No, this isn't the beginning of a joke. It's a serious question, one I've been thinking about since earlier when a lot of people I respect got wound up about the exclusion of Reverend Gene Robinson's prayer from the broadcast of the pre-inaugural festivities today.

Rev. Robinson's inclusion has been an issue with some people because they felt it was an awkward attempt to mollify LGBT activists who were pissed about the big stage given Pastor Rick Warren. Many flat out disbelieved the Obama Inaugural Committee's claim that Robinson had been part of the plans from the beginning, and given the way the news came out, that's a fair position to take. It's not one I share, but I'm not basing my opinion on anything other than my willingness to trust.

So when either the OIC or HBO--depending on who you ask--dropped the technical ball earlier today, some people got upset. Over at Shakesville, Melissa posted a thread that noted that the ability to point fingers and assign blame is one that all political persuasions share. When I noted in a comment that there is indeed a gay-friendly pastor, Reverend Lowery, on the ticket for tomorrow, the Portly Dyke responded, in part, by writing:

And you know, Incertus, a gay-friendly pastor just is not the same as a gay pastor. Know what I mean? Would you say the same to a person of color who was concerned about their inclusion? "Well, he does still have a black-friendly pastor on tap! Cheer up!"
I've been thinking about that a lot for most of the day, trying to figure out a way to respond without simply saying "we shouldn't have pastors up there in the first place." I mean, I do believe that, but it's hardly conducive to good discourse.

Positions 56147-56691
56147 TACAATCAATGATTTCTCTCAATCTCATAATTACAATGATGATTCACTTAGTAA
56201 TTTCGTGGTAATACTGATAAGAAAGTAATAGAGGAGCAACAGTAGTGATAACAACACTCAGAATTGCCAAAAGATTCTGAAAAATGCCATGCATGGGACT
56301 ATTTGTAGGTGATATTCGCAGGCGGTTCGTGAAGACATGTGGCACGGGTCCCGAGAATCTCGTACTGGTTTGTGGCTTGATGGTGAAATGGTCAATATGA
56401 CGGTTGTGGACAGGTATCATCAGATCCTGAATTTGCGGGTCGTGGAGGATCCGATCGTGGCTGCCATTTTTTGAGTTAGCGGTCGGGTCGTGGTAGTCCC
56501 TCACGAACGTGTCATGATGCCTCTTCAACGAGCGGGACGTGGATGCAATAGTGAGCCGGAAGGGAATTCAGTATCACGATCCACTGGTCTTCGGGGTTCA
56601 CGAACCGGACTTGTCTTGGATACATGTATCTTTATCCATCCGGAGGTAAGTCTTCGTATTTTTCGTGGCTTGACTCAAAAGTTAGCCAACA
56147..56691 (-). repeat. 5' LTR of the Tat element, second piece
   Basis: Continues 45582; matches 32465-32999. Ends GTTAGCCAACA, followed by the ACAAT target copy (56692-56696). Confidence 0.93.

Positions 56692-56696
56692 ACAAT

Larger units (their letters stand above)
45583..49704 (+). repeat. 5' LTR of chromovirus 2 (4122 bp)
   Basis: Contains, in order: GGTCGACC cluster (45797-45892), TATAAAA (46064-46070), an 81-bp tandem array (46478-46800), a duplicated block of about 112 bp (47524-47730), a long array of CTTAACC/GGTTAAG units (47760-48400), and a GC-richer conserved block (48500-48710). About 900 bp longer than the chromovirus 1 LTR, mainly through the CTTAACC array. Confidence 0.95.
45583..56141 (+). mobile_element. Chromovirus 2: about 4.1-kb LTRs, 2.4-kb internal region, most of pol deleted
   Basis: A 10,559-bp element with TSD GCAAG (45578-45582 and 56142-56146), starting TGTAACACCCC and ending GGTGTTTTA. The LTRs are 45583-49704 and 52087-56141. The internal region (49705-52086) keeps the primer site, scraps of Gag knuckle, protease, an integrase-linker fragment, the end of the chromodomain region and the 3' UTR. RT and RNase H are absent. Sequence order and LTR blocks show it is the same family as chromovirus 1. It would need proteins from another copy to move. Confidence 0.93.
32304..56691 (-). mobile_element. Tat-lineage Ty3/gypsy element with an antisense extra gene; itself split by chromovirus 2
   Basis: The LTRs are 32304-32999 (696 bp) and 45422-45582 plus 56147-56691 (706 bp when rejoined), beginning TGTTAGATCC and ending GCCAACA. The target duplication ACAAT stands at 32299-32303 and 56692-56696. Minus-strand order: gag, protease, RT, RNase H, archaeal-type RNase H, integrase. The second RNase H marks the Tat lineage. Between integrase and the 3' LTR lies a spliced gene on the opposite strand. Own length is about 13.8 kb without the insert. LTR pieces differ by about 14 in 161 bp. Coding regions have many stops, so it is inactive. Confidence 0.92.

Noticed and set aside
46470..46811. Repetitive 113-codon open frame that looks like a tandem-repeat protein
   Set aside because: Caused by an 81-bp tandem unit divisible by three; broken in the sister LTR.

Portly Dyke does have a point--a gay-friendly pastor isn't the same as a gay one, but let's remember that a gay one did take the stage today (and his invocation will be rebroadcast tomorrow), even if he didn't get the coverage he deserved and that the Obama team say they had asked for. But you know who didn't get on the stage today in that capacity, at least as far as I saw, and won't tomorrow, unless there's something I missed in the program? A Rabbi. An Imam. An atheist. A Catholic. A Buddhist monk. A woman who holds a place of authority in any faith*. A Latino/a. An Asian. A Native American Shaman. I could go on, but I trust I've made my point. Even if President-elect Obama wanted to be as inclusive as possible, where does it stop? Somebody--a lot of somebodies--are going to be left out, and there are Americans who are represented by all of those groups. This is supposed to be a day for all Americans--not just the ones represented by the preachers who ascend the podium and offer their platitudes on the day.

At least you got someone. Lots of people were left out.

But that's sort of the point, or the problem, with going down the inclusion road. How wide do you cast the net before you realize that it's logistically impossible to cover everyone? And then where do you draw the lines? What groups are offendable, and which groups aren't? And do we really want to get into drawing those lines? I sure as hell don't.

I didn't like the Warren choice, but if it gives Obama enough political capital that it'll make a couple of Republican Senators twitchy enough about re-election that they'll vote to pass ENDA (with transgender protections), I'll listen to him pray, well, not everyday, but I won't boo loudly when he does. If that choice makes it easier for Obama to allow gays to serve openly in the military, then let Warren pray his fool head off. There are bigger issues at play here. And sometimes, including people we're not the fondest of is the only way to get those problems solved.

* Of course, if you consider poetry a matter of faith, then Elizabeth Alexander qualifies. I look at it as an attempt to divine the transcendent in the universe, but I'm not sure that counts.

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